The Authority‘s Mark Millar and Frank Quitely have teamed up again to dissect the superhero genre as well as the American family and economy in Jupiter’s Legacy.
Issue #3 of the ten issue series drops on Wednesday, September 25 from Image Comics.
This edition of Cosmic Treadmill takes a look at the first act of Millar’s unusually lengthy mini-series that dips into the Golden Age of comics at the same time it looks at the present and how comic heroes might act under present conditions.
Back in April, I presented this review of issue one.
I wasn’t that thrilled with what the first issue of Jupiter’s Legacy had to offer, in fact I had some harsh criticisms about the introduction of Chloe and her drug overdose at the end of the issue. After reading some interviews with Mr. Millar and reading the next two issues, I still stand by what I said about this being a tough introduction to the storyline, but found more to enjoy from the story after reading issues #2 and #3.
Before delving into the plot points and sophisticated deconstruction of the genre we’re shown in the book, let’s note the artwork. We all know Frank Quitely beautifully renders clothing and costumes in a realistic way, and in an expansion of his talents, Jupiter’s Legacy gives us a wide-screen view of some sophisticated scenery and fight scenes with effortless detail, complex backgrounds and even a bit of gore.
Pacing throughout the books, with Millar’s trademark huge beat cliffhangers at the end of issues #2 and #3 are spectacularly drawn pinups making you crave the next panels to move the story along.
Long haired anti-hero and son of Utopian Brandon Sampson looks eerily similar the artist as a young man, almost as much as his Dick Grayson likeness.
Great to see the artist in his work, all complimented by colorist, letterer and book designer Peter Doherty (2000 AD) on these pages for a soft tangible feel to the world, coupled with naturalistic tones on for the backgrounds.
Mark Millar’s works are among the best in comics in the past twenty years. His success bringing Wanted and two adaptations of Kick-Ass to the big screen, plus numerous rights options to his recent properties like Nemesis, Secret Service and Supercrooks continue to prove his stories can exist beyond the page.
Looking at Jupiter’s Legacy, I personally don’t see such an easy translation to the big screen, mostly because the premise might be hard to pitch to Hollywood. “Its a parody of a mix between The Avengers and Man of Steel if they were all on the same team and had kids, and now the kids are grown up and have powers of their own”. That wouldn’t do well in a Paramount executive office.
Jupiter’s Legacy serves and talks to the language of comics and creates dynamic meta-commentary on the whole. Morrison did this with his Action Comics run, Kirkman continues to do this with Invincible (month after month) and other indie creators, such as the crew at ComiXTribe tackle this existing outside of the mainstream bundle. I don’t picture Millar pitching this to anyone besides comic book and superhero fans and fans of his work.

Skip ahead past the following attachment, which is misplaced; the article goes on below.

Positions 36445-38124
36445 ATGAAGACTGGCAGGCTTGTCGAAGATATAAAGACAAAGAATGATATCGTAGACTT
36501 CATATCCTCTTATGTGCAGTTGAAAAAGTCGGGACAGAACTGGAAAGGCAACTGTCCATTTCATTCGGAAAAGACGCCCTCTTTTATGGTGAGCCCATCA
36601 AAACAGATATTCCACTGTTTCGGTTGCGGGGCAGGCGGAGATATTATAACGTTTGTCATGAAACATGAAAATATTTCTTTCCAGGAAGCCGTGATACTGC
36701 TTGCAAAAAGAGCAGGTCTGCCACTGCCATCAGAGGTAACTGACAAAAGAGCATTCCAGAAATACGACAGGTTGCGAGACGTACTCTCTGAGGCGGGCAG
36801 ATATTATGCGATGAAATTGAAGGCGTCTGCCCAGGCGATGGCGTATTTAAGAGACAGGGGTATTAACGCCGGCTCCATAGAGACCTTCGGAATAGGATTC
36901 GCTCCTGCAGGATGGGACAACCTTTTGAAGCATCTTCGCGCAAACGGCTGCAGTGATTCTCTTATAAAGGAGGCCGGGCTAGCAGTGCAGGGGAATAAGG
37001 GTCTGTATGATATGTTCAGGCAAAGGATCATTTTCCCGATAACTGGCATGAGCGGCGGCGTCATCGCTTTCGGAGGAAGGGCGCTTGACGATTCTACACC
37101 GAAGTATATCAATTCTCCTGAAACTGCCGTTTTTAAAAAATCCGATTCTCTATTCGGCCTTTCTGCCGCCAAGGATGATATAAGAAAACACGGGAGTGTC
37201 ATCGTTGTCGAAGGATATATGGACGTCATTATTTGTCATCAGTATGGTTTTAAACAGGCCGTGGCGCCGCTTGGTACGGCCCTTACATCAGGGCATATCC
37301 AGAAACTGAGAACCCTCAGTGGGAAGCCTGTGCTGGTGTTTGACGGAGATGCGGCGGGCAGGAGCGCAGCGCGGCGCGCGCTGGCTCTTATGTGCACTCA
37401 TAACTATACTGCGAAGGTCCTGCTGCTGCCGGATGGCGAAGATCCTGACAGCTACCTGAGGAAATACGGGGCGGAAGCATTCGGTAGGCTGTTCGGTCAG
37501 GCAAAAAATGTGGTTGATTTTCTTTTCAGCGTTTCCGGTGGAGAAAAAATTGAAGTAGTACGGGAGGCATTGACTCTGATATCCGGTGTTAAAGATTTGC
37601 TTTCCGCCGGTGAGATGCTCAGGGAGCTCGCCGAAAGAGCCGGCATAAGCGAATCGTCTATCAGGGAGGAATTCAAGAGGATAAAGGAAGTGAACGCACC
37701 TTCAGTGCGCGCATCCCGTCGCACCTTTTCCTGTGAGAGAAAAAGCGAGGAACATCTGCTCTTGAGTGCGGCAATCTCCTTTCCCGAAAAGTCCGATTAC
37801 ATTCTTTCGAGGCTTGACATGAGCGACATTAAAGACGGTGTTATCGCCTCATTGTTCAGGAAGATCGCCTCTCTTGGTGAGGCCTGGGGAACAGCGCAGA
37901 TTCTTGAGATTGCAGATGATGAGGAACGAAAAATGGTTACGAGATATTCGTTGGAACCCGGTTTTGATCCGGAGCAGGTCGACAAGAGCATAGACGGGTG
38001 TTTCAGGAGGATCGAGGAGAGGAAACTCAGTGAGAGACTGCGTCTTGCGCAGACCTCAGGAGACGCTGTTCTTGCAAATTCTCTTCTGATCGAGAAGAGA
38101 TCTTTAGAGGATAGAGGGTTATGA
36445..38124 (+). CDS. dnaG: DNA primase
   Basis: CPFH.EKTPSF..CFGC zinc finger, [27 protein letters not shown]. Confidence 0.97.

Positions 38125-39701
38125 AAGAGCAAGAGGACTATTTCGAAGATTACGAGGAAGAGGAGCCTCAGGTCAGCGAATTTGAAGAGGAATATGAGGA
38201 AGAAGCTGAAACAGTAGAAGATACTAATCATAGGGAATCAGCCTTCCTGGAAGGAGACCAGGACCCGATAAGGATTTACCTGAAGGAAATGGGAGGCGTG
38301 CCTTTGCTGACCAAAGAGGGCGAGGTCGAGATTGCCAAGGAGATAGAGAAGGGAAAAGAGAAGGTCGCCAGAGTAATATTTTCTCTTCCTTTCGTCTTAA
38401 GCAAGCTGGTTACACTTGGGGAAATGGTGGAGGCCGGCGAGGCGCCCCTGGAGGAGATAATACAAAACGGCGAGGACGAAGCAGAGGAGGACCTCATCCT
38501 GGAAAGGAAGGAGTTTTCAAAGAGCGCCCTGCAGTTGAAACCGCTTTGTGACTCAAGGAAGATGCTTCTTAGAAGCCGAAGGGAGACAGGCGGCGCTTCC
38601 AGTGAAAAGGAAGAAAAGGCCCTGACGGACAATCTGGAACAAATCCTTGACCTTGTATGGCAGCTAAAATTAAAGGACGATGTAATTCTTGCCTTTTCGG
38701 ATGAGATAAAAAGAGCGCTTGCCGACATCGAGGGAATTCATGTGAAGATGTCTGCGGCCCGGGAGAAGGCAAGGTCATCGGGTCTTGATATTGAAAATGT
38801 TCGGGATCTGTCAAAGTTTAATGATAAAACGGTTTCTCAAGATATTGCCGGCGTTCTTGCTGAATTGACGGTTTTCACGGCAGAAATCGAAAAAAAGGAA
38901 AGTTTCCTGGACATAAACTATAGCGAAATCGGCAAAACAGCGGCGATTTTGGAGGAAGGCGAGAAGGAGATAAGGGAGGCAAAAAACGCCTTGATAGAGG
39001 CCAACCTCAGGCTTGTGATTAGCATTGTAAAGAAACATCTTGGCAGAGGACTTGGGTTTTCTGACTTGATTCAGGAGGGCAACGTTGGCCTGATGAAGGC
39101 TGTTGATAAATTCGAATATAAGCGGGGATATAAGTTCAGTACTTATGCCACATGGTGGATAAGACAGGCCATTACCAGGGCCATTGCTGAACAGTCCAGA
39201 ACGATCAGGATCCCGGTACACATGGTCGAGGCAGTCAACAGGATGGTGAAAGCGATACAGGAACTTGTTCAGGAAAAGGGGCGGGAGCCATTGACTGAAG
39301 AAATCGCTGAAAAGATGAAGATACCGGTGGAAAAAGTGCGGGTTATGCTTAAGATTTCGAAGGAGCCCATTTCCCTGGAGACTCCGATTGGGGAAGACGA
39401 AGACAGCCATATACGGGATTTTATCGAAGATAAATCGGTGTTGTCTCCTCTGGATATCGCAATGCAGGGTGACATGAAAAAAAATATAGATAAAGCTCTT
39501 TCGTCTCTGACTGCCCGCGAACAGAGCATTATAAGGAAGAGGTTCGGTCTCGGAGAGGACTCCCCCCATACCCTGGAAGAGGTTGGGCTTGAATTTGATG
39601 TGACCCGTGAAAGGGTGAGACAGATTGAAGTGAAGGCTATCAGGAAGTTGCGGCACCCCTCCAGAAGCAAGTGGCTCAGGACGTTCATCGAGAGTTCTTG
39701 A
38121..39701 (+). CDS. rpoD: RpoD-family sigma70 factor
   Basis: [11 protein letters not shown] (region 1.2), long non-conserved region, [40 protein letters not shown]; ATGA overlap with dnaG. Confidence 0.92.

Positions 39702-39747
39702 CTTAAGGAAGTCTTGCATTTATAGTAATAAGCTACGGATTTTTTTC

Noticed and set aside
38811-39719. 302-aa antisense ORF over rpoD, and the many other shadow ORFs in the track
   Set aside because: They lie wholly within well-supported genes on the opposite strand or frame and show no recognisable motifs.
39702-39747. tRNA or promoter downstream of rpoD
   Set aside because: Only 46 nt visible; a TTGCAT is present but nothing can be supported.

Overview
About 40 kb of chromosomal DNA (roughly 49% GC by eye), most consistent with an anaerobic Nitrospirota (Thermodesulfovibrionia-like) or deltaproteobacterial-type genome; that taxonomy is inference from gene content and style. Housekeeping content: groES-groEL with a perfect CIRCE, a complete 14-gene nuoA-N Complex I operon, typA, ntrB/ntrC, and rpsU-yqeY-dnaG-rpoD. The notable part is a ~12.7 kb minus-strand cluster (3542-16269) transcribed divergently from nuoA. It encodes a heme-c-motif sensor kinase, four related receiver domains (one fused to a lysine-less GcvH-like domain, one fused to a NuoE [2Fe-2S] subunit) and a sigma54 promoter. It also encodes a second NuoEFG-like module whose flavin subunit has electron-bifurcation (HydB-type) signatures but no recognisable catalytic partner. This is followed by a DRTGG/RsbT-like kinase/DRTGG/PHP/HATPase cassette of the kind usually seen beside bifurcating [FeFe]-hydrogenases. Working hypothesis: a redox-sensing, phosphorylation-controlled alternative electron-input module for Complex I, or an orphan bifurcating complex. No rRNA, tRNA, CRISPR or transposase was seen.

The series introduces heroes getting powers in the 1930s after going to an island west of Cape Verde. Inexplicably, everyone on the trip leaves the island with costumes and powers.
Flash forward to the present day and the two leaders of the super hero team are brothers that went to the island together.
The super strong Utopian, Sheldon Sampson and powerful psychic brother Walter Sampson lead a superhero team against alien forces and advise the government on how to get out of a deep recession, respectively. Some of their sons are following suit with the family business but Utopian’s daughter Chloe has gotten knocked up by the son of the world’s first super villain, and his son Brandon has chosen a life of drinking in clubs and complaining and troublemaking rather than being a hero.
The book reads much like an event book, with large scale battles in every issue, plenty of conflict and real consequences to everyone’s actions. The analog characters to our familiar heroes in the Marvel and DC universes make it easy to mentally replace the Utopian with Superman, etc., and just go along for the ride. Books like Paul Jenkin’s Deathmatch or Peter Tomasi’s The Mighty do the same thing (see also, Mark Waid’s Irredemable and Alan Moore and Eric Larsen on Supreme) to take the good-guy-gone-bad trope to the next level. Not only is Millar commenting on good guys vs. baddies in comics but also extends this further to comment on how we read universe spanning event books and try as readers to follow the comic book industry carrot.
As issue #3 introduces major conflict going into the second act of the story, references to The Kent Farm, Reed and Sue’s kids, and the savage ending to this year’s Man of Steel sit side by side to pages seemingly torn out of Secret Wars and Crisis on Infinite Earths, albeit with a humor and bloodlust of Mark Millar’s intricate storytelling.
My first impressions of issue #1 are now colored by the tapestry laid out before us, like the map of the mysterious island shown in Utopian’s dream. I see a complex world being created and torn down in Jupiter’s Legacy.
The series is commenting on the industry—intentionally or not—and since reading and understanding Morrison’s Supergods I have a greater appreciation for work like this. That’s not to say you need to approach this book with any pretense or intellectualizing at all. This is an action packed superhero fight book with a conflict between interesting heroes and antiheroes at the source. You won’t be able to grab this on ComiXology day and date so head to the store to get caught up on Jupiter’s Legacy.
We’ll be back in a few months with an update as the story goes along.